All photographs copyright of Ruth f Collins



I graduated in 1991 with a foundation degree in Medical Physics and Physiological Measurement. For the last 27 years, I have worked in the NHS as a Cardiac Physiologist. 

As a mature student, I returned to university to explore my great love of art and graduated with a BA hons in Photography in 2005. 


My introduction to reflexology, was from a doctor who specialised in chronic pain management. I was so surprised that he used this therapy, as I had put it in the category of woolly stuff or hocus pocus. However, he asserted that he found it effective in alleviating some of the symptoms and in aiding pain reduction. Although interested, it was not until several years later that I used it. While on holiday I suffered an horrendous attack of gallstones (biliary colic). I had no medication and it was 3 am. Writhing in agony, I remembered the doctor’s words and I applied pressure to the gall bladder reflex. Much to my amazement and relief, the pain reduced a notch or two, and I could get some sleep. Months went by, and I struggled with bouts of trigeminal neuralgia. Again, caught without medication, I turned to reflexology for pain relief. The same reduction in pain occurred. Once could have been coincidence, twice raises curiosity. By then, I was convinced that there was something in this therapy that I had to discover and learn more about.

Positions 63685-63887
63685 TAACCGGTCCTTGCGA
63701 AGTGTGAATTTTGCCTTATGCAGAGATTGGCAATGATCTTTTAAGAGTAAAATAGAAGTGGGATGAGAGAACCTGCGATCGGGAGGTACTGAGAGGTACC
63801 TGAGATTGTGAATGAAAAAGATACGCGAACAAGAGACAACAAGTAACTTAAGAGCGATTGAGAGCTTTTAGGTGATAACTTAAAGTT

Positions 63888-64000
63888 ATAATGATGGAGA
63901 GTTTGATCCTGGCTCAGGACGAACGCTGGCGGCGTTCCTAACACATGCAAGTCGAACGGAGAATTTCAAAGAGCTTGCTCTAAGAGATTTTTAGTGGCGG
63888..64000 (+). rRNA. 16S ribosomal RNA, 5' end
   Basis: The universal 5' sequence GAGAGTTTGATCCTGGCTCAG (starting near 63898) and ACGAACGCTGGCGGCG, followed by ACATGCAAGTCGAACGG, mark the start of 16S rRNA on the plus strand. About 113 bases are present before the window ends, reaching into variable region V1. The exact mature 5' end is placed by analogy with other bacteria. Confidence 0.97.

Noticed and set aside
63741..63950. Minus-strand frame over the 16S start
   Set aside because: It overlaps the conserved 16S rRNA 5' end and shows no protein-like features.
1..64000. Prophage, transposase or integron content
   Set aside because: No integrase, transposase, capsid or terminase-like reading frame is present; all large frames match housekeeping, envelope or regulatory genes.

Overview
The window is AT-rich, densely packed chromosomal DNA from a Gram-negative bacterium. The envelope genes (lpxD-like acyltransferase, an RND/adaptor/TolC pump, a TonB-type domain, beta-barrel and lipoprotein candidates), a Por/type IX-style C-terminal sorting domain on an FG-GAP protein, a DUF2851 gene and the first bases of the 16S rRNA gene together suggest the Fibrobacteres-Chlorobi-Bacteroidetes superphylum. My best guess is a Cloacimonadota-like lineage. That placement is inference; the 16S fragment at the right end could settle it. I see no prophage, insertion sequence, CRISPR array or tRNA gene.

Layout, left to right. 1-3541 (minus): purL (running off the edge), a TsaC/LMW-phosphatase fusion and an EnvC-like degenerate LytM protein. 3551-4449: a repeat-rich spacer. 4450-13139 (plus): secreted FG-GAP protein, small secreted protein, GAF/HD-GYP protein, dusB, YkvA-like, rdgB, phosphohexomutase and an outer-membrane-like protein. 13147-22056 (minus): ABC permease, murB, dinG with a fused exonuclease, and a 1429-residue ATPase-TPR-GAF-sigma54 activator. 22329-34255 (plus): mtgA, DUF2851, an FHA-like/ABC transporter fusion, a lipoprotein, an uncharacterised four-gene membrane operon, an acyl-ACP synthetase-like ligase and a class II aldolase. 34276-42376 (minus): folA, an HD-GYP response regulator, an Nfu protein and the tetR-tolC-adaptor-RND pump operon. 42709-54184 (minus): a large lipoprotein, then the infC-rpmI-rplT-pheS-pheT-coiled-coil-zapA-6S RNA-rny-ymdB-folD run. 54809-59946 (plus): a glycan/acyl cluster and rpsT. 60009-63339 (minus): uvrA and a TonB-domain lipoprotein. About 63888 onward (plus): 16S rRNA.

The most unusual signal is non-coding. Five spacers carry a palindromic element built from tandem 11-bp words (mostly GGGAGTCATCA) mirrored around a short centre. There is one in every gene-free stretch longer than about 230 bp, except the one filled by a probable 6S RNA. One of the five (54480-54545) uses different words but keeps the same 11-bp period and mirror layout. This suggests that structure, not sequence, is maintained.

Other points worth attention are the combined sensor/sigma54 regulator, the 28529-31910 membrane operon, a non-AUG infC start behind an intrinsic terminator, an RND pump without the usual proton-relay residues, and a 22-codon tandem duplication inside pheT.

I did extensive research to find the best course and the best teacher. The Level 5 diploma in Clinical Reflexology (equivalent to an associate degree) is currently the highest qualification in reflexology in the UK. It is specifically aimed at health professionals. My tutor Hagar Basis is a world-renowned teacher whose educational lineage goes directly back to Eunice Ingham the ‘mother’ of modern western reflexology.


 “I will remember that there is art to medicine as well as science, and that warmth, sympathy, and understanding may outweigh the surgeon’s knife or the chemist’s drug.”



Well-being is not 100% science, nor a pure art from it inhabits the space between, and this is where reflexology lives.